Ellen’s Energy Adventure amused guests for just about 21 years, outlasting its predecessor by over seven years, despite the fact that Exxon (later ExxonMobil) ceased to sponsor the attraction in 2004. But new plans of galactic proportions were afoot, and Ellen won her last game of Jeopardy! in September 2017. In a somewhat ironic end to the Universe of Energy, the ride system malfunctioned on the last day of operation. Guests aboard the attraction were gleefully allowed to step out of the ride vehicles, explore the Dinosaur Diorama up close, and take plenty of photos to remember the occasion.
Invasion of the Guardians
During the August 2017 D23 Expo, Disney announced plans for the first Marvel-themed attraction at Walt Disney World – an indoor roller coaster based on the Guardians of the Galaxy franchise. Construction on the attraction began in late August 2017, just days after Ellen took her final bow.
Portions of the Universe of Energy pavilion’s facade were removed and demolished, but the majority of the building stayed in place for what would become the queue building for the biggest party in EPCOT. The “Wonders of Xandar” pavilion became the first otherworldly (i.e. fictional) pavilion at EPCOT. Backstage from the pavilion, Disney built a monstrous show building to house the world’s longest indoor roller coaster. For the short sum of a cool $500 million, Guardians of the Galaxy: Cosmic Rewind opened in EPCOT to rave reviews on May 27, 2022. The coaster follows the rockin’ adventures of the lovable gang including Star Lord, Gamora, Drax, Rocket, and Groot.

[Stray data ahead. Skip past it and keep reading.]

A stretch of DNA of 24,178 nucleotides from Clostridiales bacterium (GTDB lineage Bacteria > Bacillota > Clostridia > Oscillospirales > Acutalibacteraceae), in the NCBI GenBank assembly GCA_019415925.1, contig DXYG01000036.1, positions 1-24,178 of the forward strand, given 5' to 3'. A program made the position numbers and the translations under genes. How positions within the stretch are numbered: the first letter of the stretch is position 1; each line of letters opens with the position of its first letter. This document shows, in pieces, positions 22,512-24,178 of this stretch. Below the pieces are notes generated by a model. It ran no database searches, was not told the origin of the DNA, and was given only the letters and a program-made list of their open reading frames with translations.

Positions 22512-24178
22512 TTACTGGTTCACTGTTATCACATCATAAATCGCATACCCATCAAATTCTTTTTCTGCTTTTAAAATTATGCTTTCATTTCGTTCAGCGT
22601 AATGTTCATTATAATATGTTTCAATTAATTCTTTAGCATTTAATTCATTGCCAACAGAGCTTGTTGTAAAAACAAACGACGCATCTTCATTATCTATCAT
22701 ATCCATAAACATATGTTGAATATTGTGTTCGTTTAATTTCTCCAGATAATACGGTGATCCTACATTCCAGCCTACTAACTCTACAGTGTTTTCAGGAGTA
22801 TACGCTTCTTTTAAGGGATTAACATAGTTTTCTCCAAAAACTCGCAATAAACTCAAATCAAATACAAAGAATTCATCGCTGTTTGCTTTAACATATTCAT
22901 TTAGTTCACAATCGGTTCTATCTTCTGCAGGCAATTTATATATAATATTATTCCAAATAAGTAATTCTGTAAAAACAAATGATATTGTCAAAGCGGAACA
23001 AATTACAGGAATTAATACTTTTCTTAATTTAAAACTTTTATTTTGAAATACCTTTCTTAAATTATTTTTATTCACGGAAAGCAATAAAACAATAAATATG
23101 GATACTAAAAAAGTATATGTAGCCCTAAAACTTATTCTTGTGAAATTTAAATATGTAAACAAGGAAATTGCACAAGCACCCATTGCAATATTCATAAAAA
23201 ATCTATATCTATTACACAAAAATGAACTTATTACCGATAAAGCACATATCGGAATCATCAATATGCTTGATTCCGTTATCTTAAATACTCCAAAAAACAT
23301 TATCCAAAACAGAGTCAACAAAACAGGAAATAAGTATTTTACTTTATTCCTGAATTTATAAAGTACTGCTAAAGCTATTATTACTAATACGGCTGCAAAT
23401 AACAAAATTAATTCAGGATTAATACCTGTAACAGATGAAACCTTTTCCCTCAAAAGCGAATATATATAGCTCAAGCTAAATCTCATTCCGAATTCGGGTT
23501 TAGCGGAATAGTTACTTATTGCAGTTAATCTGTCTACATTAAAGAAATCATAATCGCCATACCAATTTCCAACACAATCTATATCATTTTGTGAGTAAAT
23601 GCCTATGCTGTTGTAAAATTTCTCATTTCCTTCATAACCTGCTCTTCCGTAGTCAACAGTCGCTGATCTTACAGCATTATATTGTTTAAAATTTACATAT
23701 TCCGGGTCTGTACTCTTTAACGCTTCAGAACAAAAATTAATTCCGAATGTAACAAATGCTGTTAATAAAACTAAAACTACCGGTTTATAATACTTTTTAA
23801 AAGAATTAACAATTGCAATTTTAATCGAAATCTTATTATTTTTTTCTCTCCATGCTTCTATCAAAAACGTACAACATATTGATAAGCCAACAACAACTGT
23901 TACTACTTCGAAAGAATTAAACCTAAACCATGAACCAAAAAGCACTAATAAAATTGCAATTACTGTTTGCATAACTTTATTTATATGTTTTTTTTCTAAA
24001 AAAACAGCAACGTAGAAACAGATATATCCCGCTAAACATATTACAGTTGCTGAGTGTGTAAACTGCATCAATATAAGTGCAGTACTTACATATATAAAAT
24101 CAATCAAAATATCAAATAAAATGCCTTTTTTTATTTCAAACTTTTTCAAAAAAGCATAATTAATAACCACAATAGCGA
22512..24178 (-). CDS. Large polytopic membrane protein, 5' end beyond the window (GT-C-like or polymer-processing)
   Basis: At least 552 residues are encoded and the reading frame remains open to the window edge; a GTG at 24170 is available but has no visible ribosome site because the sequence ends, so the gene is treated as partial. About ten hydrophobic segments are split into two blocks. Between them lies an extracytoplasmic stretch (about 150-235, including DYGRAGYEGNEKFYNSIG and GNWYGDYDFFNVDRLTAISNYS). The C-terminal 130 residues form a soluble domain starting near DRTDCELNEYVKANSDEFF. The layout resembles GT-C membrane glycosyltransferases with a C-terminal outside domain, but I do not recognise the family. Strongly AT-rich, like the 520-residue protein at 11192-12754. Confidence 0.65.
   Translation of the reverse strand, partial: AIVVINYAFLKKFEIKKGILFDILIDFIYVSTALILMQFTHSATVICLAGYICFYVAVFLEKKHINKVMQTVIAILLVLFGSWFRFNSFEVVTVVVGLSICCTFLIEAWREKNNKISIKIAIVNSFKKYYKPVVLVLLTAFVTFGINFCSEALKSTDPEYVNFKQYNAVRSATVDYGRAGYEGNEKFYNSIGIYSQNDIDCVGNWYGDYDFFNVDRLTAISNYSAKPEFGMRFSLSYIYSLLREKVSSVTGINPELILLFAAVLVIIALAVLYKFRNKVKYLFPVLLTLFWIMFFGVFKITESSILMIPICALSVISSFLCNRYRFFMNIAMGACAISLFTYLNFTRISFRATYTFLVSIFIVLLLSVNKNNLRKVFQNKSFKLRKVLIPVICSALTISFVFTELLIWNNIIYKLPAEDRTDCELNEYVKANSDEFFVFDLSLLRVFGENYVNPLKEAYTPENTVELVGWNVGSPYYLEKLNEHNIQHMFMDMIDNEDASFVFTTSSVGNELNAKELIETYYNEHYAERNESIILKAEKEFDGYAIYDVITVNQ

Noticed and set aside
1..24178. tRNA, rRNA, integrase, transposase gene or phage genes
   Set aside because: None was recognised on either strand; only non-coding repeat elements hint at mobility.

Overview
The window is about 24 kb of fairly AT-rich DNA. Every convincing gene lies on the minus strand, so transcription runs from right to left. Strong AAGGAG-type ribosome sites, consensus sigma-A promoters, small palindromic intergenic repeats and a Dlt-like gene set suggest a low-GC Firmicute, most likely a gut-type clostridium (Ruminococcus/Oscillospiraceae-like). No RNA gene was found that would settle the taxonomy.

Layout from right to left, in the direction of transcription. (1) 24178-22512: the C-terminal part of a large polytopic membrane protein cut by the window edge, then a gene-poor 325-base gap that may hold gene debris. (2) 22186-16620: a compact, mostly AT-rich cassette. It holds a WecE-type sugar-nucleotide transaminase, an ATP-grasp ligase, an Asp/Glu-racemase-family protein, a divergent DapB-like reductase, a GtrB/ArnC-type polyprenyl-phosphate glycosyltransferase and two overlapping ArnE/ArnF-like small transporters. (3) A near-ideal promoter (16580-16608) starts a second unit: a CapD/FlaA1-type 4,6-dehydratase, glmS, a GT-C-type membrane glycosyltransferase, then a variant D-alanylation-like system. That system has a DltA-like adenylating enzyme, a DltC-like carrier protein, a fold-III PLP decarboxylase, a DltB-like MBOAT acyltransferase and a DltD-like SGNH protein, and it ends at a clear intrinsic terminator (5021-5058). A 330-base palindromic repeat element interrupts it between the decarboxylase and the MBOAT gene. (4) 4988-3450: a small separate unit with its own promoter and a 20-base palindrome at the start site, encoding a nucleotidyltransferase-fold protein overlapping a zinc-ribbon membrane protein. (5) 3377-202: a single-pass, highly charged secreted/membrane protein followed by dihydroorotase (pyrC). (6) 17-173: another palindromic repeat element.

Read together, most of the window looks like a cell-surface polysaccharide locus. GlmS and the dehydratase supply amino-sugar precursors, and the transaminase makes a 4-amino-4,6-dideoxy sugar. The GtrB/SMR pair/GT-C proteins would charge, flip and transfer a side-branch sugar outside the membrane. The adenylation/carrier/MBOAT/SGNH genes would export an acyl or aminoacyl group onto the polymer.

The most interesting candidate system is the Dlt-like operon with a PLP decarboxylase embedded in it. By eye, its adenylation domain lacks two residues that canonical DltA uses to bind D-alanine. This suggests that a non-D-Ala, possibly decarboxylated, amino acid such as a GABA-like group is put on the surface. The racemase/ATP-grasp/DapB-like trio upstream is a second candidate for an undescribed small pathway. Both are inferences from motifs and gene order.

Nods To the Past
Disney always pays homage to the titans of the past. Riders on the Cosmic Rewind coaster can hear an electric guitar cover of the original Universe of Energy attraction’s theme song, before the coaster’s backwards launch.
In the queue line to Cosmic Rewind, there are several references to Universe of Energy written in Xandarian language on the columns. When translated, the words read Ellen (Degeneres), Alex (Trebek), E=MC, and Dino.
As with much of the current and extinct EPCOT music, guests can often hear an instrumental version of the Universe of Energy attraction song at the entrance to the park, in the vicinity of Spaceship Earth.
An EPCOT Classic
The Universe of Energy may not have been the most exciting, thrilling attraction to operate in a Disney Park. But much like its contemporaries Horizons and World of Motion, this pavilion and attraction helped form the core of what gave EPCOT its heart. Knowledge of the past, guidance for the future, and a demonstration of what creativity and innovation can accomplish when smart people work together toward a common goal. For now, EPCOT’s energy resources may have run out. But much like Disneyland, EPCOT will never be finished, as long as there’s imagination left in the world.
Thanks for traveling with us. Please follow along here for additional articles in this series. We’ll continue to explore many other former attractions and experiences from Walt Disney World, including Magic Kingdom, EPCOT, Hollywood Studios, and Animal Kingdom. We may even visit Disneyland and other Disney Parks.
Sources referenced in writing this article include: